I live in a small college town in the US Midwest. If you know anything about the US, you know what that means for internet access: mediocre internet speeds, high prices, limited provider choice, and unpredictable upgrade paths. In other words, you have to take what the provider gives you. In my case, that means middling DSL at relatively high prices from a single provider.
Well, until this year. My town’s city council knew this was an economic growth problem – mediocre internet means mediocre growth! So a year ago, they began looking around for a solution. (Believe me, this will be relevant to our industry in a bit – just hang in there!). They found it in a relatively local telecom company who was laying fiber in other small towns and providing high speed internet at a reasonable price. The council invite the company to look at our town and…well, I can look out my office window and see them laying fiber as I write.
Good news for the Doctor, eh? You bet!
But what does this have to do with your business? Well…
Job boards and recruiting services depend on a substructure of technology to serve their customers – specifically, things like sophisticated search tools, parsing, technical integrations with client systems, and so on. This technology is in many ways hidden from candidates and employers – but how well it functions is critical to client satisfaction. If a candidate runs a search for technical sales jobs in Miami, and she gets retail sales job listings in Omaha – well, you’ve got problems!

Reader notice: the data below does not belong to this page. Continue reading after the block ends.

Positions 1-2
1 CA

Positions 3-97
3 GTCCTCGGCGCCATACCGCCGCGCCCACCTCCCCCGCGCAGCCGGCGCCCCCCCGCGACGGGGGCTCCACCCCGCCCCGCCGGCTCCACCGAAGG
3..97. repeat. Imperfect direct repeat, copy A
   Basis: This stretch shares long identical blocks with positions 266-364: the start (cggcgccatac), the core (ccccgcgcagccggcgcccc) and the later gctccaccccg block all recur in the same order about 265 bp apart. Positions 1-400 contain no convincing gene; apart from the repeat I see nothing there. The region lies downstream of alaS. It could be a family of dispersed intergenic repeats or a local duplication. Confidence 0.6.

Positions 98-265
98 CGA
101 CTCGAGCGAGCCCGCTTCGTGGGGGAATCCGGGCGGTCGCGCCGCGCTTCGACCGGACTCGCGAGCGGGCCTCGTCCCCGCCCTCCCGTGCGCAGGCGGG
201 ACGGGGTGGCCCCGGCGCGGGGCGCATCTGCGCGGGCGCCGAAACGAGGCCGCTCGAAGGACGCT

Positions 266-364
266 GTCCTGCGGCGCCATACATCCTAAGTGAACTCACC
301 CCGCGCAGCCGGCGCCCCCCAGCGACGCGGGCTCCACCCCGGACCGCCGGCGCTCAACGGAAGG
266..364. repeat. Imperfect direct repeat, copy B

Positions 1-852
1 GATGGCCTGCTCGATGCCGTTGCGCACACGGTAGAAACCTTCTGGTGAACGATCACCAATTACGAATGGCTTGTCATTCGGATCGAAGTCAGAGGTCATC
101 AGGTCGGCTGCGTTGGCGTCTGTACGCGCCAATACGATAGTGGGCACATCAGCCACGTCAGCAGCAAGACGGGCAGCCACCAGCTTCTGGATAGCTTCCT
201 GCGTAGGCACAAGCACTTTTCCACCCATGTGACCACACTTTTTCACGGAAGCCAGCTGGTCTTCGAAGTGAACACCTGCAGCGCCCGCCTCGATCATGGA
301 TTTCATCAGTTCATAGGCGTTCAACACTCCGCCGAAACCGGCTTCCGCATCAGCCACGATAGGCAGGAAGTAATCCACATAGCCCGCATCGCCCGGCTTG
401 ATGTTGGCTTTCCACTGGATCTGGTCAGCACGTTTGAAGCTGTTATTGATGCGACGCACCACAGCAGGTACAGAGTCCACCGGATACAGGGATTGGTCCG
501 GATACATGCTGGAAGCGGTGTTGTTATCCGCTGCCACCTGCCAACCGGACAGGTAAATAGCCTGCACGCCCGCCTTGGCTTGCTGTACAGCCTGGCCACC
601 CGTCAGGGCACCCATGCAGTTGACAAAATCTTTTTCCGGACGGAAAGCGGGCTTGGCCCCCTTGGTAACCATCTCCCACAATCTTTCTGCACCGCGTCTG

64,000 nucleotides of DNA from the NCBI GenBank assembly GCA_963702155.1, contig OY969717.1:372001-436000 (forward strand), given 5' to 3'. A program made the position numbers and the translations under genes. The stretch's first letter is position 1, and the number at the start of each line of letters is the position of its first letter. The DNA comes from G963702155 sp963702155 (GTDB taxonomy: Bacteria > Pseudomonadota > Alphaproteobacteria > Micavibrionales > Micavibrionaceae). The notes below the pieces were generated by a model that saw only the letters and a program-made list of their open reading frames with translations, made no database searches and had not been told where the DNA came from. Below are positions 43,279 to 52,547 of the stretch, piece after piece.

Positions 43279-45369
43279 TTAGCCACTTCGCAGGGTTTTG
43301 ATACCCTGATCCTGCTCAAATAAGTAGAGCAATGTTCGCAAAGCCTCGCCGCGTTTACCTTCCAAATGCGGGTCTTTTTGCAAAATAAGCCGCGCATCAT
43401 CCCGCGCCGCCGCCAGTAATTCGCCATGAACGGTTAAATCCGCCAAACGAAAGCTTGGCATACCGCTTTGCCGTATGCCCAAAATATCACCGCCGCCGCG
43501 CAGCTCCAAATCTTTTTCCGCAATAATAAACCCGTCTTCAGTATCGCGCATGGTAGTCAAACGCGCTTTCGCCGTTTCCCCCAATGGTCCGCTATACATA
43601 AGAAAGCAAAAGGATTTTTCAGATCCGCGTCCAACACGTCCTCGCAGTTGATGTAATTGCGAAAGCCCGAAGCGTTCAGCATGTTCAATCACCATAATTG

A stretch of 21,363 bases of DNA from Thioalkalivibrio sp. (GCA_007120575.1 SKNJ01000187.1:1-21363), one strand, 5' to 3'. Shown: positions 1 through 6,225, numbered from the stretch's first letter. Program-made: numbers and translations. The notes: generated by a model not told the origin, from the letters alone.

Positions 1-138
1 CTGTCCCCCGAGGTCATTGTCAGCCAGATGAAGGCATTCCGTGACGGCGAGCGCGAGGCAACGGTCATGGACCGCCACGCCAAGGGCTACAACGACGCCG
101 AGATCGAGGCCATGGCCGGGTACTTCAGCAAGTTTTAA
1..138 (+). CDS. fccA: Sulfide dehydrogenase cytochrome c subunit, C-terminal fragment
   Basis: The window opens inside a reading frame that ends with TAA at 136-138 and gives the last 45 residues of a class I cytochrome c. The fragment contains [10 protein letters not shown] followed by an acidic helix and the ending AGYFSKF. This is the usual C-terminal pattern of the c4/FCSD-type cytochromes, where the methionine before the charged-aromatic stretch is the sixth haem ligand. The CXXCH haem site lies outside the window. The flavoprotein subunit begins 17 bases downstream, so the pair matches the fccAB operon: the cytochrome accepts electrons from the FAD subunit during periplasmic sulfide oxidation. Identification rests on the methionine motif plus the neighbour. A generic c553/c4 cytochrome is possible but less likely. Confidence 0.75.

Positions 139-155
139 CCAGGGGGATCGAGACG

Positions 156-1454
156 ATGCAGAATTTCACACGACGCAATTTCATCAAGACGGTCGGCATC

Think about it – just like my town’s upgrade of its internet infrastructure in order to support economic growth, you need to upgrade your technical infrastructure to keep your customers happy and your business competitive. In my opinion, the time is long past for a job board to rely on a search tool that only matches specific fields, instead of taking into account context and relevance. Many job boards have moved to such search tools – but many have not. The inattention to technical infrastructure is like a hidden, progressive weakness. Much as a deteriorating foundation threatens the entire structure of a building, so too does a static technical structure on a job board. One day you may wake up to find a collapsing building.
That’s not good.
So what’s the answer? Well, this is not an ‘one size fits all’ affair. Some sites rely on a vendor to maintain and upgrade their software. Others have internal technical staff. Regardless of your situation, the first step is a regular review of your technical foundation – in my opinion, once a year is a good frequency. Look at the core functions of your service. For many, this will be job search, resume or profile search, matching of jobs to candidates or vice versa, resume parsing, posting optimization, API (if you have one), data integrations with clients, integrations with vendors, and reporting (both internal and for clients). You probably have more! Set benchmarks if you haven’t; if you have, how are you doing? Are you seeing continual improvement – or degradation? Look at your competitors – what are they doing? Have they made innovations that you haven’t? If so, should you consider them? Look up the ladder, too – what is Indeed doing? Or Seek? Or Google? Is it time to ‘steal’ some ideas from them? Look at your technical providers, whether they are external or internal. Are they functioning as well as they could or should?
I think you get the idea.
Do it once a year. Be honest with yourself. Be open to change. And be rigorous. ‘Laying fiber’ is an investment in the future – your future. Don’t avoid it![Want to get JobBoardDoctor posts via email? Subscribe here.].